Hour of Code

My first ever reblog so I’m not entirely sure how it works but I love seeing ks1 staff get involved in code in an appropriate way. I’m following this blog as part of my own learning journey now. Adele.

Catalyst for Learning

Well it would seem that I have missed out February’s post, however a busy month has left me with lots to talk about.

Firstly, what a treat to have had the half term break. I’m sure most teachers would agree that it had been a tiring start to the new year and a nice long sleep was just what was needed. During the holiday, I spent time analysing my class’ most recent phonics screening check scores (as talked about at #TMBETT14) and they had once again made progress. By continuing to use an alien theme and link to @classdojo, the children are as enthused as ever about beating their last score and making progress.

A risk assessment visit to the Deep and a parking ticket later, I found myself at the #EICE conference in Manchester. As the tag line had been ‘Education Innovation’, it seemed a good place…

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Using Twitter as a tool to create book reviews.

I find Twitter to be an amazing source of views, photos, news reports and celebrity snippets as well as a wonderful source of supportive CPD.  TeachMeets are arranged, talked about and promoted.  Ofsted advice is given by people who really understand what it is like to receive that phone call.  Classroom photographs, role play areas and working walls are shared as standard.  #planningpanic is a hashtag that dominates my timeline on a Sunday night.

Occasionally, I have wondered whether using Twitter as a teaching tool would be effective.  Currently I use it as a way of communicating with parents about the daily life in school, something I have found to be particularly beneficial to those parents who work and can’t always see through the classroom window at 3.30pm.

Last week I found myself in a planning session with a teacher.  Prior to the teacher arriving I had been checking Twitter and noticed that author of “Yeti and the Bird”, Nadia Shireen, was participating in a primary schools workshop in London.  I like her updates as they are a mix of humour, parenting and reading.  When the teacher arrived and said she was teaching a literacy unit on “authors and letters” I have to admit that Twitter wasn’t on my mind.  As the coaching session continued and the teacher talked about creating book reviews, I suddenly saw how Twitter could be used and be effective.  Not just technology for technology sake, but actually be a fantastic tool for learning with a real life purpose.  Short tweet reviews of a book would be an ideal way of getting the children writing in phase 1 of the literacy unit.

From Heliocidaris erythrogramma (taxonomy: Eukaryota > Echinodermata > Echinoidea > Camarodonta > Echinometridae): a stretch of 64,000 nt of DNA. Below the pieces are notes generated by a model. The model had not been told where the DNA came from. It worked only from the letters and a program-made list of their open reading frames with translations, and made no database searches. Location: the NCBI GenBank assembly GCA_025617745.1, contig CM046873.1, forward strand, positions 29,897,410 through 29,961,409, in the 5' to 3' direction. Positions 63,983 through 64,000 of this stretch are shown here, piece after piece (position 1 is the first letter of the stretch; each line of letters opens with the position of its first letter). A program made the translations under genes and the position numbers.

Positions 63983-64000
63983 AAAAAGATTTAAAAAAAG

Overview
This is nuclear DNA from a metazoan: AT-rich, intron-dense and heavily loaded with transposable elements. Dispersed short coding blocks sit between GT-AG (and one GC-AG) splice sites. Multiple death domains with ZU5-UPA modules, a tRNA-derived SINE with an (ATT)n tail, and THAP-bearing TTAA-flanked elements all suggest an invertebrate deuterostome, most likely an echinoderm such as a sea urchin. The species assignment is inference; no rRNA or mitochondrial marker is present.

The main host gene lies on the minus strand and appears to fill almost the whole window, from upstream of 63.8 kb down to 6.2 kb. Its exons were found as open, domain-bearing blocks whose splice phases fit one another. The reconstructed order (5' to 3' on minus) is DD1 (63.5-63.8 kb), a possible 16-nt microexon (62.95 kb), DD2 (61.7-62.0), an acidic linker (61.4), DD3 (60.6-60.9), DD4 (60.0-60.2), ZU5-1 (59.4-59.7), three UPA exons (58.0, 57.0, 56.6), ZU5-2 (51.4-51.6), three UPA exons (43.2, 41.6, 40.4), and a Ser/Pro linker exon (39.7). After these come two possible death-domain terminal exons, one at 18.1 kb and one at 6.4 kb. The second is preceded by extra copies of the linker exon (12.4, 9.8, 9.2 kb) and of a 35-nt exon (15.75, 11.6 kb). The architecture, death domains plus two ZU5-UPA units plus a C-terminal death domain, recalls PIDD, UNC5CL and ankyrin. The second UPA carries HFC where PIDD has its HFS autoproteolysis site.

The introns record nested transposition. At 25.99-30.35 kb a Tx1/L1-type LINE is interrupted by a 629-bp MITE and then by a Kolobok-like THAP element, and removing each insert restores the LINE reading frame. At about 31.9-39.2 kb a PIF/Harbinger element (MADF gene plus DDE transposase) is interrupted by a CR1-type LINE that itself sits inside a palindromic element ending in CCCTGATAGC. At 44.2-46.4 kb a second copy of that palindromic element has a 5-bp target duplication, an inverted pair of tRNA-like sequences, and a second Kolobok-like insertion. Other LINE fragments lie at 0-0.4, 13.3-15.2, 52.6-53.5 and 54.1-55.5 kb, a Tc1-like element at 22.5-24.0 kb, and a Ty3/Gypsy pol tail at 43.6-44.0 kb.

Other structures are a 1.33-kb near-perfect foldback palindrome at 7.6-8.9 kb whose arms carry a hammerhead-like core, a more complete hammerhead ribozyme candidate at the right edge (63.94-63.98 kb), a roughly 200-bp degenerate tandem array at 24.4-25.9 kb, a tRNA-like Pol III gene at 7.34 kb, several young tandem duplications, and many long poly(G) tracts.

• Using only 140 characters would help the children to consider and manipulate the language that they use in their review.
  • The language of ‘characters’ would make the teaching of punctuation more explicit.
  • The children could tweet a real author who would hopefully reply, what a fabulous way to engage them.
  • Giving the children a template with 140 boxes in would give them more awareness of why sentence structure is important.

I created this template (disclaimer – the photo is appalling, my target is to ensure the photo in my next blog post is an improvement) which can be found at http://www.tes.co.uk/teaching-resource/Twitter-review-template-with-140-boxes-6413562/

Awful photo, must try harder!

Awful photo, must try harder!

I then took to Twitter and tweeted @NadiaShireen, the author we had decided to tweet.  She replied and the planning was complete!

I can’t wait to see the tweets and replies on the working wall next time I visit this school.  Follow the hashtag #tweetreview on Twitter to track the progress if you wish.